Financial data request. After reviewing the documents initially produced, an experienced expert's next step may be the preparation of a comprehensive list of additional documents required to perform his or her analysis. If the expert is involved in the matter early in discovery, he or she will be able to request certain "exploratory" documents that will allow the expert to gain a better understanding of what the key issues are in the case. Conversely, if the financial expert becomes involved later on in the case, he or she may be forced to produce an "all-inclusive" document request, making it much less likely that the expert will receive a complete and targeted representation of the documents that he or she would like to obtain.

Review of new documents and follow-up data request. It is rare that all documents an expert requests are provided immediately or upon first request. After the expert receives the document production, a new list will likely be created to highlight those documents not yet provided and request any additional follow-up information to address new issues identified. Furthermore, sometimes the absence of documents from production can be just as telling as the information actually provided. For instance, a party's unwillingness to produce invoices for certain questionable expenses may provide an indication that the expenses themselves are not valid. If time allows, the expert can address these questionable expenses through the request of additional related documents.

Fact and opposing expert witness depositions. If fact witnesses or opposing experts are to be deposed, it can be very helpful to have your financial expert prepare a list of questions and a document production request in preparation for the deposition. Furthermore, it may be helpful for the expert to attend the deposition and supply the attorney with follow-up questions based on answers provided. If the depositions can be taken in two or more parts over a period of weeks or months, this would afford the expert the opportunity to request documents based on the deponents' answers and then follow up with additional questions once the information has been supplied.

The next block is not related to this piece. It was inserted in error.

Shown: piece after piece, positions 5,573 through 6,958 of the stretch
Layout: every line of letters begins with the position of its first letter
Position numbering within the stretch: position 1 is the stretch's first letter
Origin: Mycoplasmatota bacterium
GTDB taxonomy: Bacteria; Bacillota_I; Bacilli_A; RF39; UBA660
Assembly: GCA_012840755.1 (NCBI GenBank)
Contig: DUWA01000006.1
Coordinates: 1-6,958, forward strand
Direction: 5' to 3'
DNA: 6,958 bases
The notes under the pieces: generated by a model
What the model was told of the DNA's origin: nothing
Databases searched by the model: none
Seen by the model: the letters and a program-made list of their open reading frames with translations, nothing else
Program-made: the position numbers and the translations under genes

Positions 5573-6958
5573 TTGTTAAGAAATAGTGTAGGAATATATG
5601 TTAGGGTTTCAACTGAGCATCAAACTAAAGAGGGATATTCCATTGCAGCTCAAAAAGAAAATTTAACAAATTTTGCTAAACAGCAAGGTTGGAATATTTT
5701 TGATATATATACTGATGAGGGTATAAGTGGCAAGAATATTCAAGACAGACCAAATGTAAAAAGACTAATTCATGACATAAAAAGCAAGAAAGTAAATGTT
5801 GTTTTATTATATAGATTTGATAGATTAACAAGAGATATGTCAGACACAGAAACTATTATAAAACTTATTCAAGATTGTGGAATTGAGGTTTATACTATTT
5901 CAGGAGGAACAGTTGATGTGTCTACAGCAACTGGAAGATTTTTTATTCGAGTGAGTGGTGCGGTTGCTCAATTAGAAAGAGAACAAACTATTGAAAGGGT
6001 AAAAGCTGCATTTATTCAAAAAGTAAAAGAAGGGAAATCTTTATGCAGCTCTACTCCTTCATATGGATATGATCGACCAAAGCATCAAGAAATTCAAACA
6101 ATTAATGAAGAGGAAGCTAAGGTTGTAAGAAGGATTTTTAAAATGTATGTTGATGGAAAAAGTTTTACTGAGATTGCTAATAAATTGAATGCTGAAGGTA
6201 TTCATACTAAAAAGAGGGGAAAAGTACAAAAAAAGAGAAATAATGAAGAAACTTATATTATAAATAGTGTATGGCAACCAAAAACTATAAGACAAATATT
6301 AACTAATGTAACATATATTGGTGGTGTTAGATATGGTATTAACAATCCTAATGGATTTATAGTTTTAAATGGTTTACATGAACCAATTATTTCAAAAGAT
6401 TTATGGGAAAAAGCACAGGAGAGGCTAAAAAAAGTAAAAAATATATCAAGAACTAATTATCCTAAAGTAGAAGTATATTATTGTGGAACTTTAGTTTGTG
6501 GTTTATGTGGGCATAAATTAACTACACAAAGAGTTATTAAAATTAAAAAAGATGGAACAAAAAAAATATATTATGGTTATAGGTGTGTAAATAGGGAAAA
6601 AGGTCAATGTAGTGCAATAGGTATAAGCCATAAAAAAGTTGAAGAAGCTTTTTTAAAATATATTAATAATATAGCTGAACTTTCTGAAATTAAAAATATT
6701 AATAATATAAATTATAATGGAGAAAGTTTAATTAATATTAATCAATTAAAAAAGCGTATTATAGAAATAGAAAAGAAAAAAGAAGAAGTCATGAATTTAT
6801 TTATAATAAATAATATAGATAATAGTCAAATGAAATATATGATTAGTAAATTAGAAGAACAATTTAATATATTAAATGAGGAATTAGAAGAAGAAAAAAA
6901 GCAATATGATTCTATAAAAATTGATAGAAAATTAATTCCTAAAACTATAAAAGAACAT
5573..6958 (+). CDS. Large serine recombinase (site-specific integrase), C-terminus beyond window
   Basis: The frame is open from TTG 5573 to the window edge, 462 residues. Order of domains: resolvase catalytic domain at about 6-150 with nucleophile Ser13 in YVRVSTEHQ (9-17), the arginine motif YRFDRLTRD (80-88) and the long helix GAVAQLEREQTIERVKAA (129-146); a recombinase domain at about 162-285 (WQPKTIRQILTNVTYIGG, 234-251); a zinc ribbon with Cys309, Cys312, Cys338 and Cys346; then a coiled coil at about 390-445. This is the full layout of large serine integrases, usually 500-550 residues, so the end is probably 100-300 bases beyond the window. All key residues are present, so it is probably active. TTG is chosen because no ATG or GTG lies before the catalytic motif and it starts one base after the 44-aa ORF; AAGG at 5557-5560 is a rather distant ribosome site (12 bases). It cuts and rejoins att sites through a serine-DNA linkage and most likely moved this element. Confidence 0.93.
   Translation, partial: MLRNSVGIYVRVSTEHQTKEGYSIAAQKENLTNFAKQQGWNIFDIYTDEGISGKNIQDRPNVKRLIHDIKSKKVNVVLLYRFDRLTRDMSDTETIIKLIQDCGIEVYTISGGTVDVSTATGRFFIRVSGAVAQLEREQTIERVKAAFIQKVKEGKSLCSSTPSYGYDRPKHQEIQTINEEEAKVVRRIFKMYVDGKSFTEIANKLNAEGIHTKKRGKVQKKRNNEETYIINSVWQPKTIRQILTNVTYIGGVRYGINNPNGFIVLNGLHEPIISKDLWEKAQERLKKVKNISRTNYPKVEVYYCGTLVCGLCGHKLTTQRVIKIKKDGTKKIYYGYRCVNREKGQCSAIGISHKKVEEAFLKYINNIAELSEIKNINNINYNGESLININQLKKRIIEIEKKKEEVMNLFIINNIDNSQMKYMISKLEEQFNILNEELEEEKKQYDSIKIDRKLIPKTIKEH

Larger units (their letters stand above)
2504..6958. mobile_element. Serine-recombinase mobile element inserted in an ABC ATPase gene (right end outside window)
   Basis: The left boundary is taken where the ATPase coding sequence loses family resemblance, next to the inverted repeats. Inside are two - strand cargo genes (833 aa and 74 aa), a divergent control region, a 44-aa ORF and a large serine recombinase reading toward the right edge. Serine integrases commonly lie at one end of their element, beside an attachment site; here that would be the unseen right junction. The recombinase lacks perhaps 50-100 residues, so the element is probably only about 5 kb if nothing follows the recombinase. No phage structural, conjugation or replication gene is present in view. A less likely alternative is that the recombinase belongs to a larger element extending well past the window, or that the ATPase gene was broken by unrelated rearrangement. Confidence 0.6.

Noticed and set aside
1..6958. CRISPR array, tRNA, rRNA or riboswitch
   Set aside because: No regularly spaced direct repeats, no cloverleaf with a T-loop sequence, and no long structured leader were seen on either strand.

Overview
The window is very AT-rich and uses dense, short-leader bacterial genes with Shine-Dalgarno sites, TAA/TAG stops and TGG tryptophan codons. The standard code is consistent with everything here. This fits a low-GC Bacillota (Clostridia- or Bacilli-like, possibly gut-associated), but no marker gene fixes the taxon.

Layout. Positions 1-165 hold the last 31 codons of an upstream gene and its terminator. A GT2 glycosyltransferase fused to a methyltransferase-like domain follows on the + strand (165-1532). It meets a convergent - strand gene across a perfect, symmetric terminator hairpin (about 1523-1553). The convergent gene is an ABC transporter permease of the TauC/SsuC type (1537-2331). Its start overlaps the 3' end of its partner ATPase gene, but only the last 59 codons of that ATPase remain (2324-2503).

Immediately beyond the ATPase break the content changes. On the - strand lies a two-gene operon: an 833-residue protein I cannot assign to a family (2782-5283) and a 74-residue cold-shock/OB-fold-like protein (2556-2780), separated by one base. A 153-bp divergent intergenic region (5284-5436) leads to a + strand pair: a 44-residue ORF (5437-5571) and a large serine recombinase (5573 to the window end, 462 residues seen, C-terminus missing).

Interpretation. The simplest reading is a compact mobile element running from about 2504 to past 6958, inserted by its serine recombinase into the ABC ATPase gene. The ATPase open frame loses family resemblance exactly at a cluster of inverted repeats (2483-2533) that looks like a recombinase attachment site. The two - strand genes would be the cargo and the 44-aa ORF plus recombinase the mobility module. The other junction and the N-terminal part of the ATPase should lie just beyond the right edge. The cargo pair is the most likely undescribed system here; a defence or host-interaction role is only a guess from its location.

Discussing the Need for Other Services
At this point, a cross-disciplined expert may be able to recommend other important complementary services. For example, a computer forensic "acquisition" and analysis may aid the attorney and financial expert in the discovery process. Typically, these acquisitions involve a computer forensic analyst who, with specialized equipment and training, creates an identical copy of a computer hard drive, cell phone, or other electronic device. This analysis can unearth documents, email, and text messages believed to be deleted. More important, this may recover additional information that a party failed to supply in response to document requests. If additional experts will be required for other services, it is important to identify the need before the discovery cutoff deadline has passed so these experts can request any information required for their respective opinions.

Further, the attorney may find it beneficial to involve his or her financial expert in the selection process. There are several advantages to selecting additional experts with whom the financial expert is familiar. For instance, the financial expert may share with the electronic discovery expert certain information that has already been produced. This can aid the electronic discovery expert in his or her attempt to identify and acquire undisclosed electronic data or documents. Most importantly, involving the financial expert in the selection process can result in the coordination of deadlines, allowing the electronic discovery to be completed with enough time for the financial expert to incorporate the results into his or her analysis.

There are a myriad of ways in which a financial expert can be a valuable addition to a client's professional team above and beyond simply providing an expert opinion. Engaging an expert to be involved "early and often" during the discovery process helps to address proactively the challenges of having too much or too little information, and it ensures that discovery deadlines do not expire without the "cook" of the analysis ever having had a chance to create his or her shopping list. Furthermore, a multidisciplined expert who can focus on financial discovery will allow the attorney to dedicate more time to the legal issues involved in the case, and will be engaged early enough to suggest other services that may provide significant benefits to the client.

Keywords: litigation, commercial, business, financial expert, discovery, forensic expert, computer forensics, document review, data

Copyright © 2013, American Bar Association. All rights reserved. This information or any portion thereof may not be copied or disseminated in any form or by any means or downloaded or stored in an electronic database or retrieval system without the express written consent of the American Bar Association. The views expressed in this article are those of the author(s) and do not necessarily reflect the positions or policies of the American Bar Association, the Section of Litigation, this committee, or the employer(s) of the author(s).